Do Traditional Clinical Experiences Lead to Learning? Lessons Learned from Simulation Recorded Webinar
Presented by: Kim Leighton, PhD, RN, CHSE, CHSOS, ANEF, FSSH, FAAN and Angela M. McNelis, PhD, RN, CNE, ANEF, FAAN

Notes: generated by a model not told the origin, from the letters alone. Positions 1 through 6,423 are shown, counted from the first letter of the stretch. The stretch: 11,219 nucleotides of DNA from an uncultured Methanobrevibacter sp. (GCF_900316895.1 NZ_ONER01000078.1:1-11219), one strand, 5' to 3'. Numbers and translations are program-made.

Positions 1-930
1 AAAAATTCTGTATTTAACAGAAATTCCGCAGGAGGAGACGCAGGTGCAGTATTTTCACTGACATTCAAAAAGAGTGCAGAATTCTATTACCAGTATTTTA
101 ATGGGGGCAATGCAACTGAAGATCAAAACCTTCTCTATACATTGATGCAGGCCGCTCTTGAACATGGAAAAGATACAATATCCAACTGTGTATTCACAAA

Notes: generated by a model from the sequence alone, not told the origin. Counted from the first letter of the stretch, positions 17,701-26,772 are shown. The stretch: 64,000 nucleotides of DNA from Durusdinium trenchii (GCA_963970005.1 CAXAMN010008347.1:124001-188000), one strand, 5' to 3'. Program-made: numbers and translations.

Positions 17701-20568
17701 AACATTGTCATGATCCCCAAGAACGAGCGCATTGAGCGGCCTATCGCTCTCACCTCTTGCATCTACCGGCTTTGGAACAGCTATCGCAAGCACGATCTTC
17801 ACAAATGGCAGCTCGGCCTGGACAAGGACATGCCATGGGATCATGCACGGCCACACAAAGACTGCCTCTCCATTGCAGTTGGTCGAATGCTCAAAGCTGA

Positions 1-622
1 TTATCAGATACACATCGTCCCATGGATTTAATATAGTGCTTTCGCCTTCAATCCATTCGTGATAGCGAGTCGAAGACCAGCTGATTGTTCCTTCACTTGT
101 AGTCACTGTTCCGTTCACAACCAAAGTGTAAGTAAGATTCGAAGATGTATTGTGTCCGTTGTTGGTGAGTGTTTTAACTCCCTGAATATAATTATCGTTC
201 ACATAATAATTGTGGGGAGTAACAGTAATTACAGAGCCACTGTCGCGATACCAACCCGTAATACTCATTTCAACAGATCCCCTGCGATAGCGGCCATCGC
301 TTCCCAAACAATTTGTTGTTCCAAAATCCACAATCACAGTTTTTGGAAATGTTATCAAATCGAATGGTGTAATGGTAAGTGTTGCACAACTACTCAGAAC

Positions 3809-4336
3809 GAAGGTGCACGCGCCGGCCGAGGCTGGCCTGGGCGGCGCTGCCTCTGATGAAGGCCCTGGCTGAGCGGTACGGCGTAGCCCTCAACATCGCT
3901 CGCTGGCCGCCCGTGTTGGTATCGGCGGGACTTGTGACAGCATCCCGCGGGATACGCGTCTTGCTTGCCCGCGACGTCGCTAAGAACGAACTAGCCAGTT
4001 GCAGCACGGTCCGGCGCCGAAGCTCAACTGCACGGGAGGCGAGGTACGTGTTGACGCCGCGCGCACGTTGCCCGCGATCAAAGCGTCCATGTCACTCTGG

Description: There exists an opportunity to educate professionals involved in the education of pre-licensure nursing students about the lack of evidence of learning outcomes as a result of traditional clinical practice experiences. A systematic review was conducted to evaluate quantitative student learning outcomes from traditional clinical instruction (Leighton et al., 2021), using the methodology described by the Joanna Briggs Institute (Aromataris & Munn, 2017). The studies reviewed largely described student self-report data or failed to use valid and reliable measurement instruments to determine learning outcomes. No studies were found that used a rigorous research design and/or objective, valid and reliable measures of learning. Learners will understand the methodology that was used in the systematic review conducted by Leighton et al. (2021) as well as this study’s findings reporting a lack of quality evidence regarding traditional clinical teaching-learning experiences to produce effective learning student outcomes. Simulationists can support clinical educators through sharing lessons learned from research of simulation pedagogy.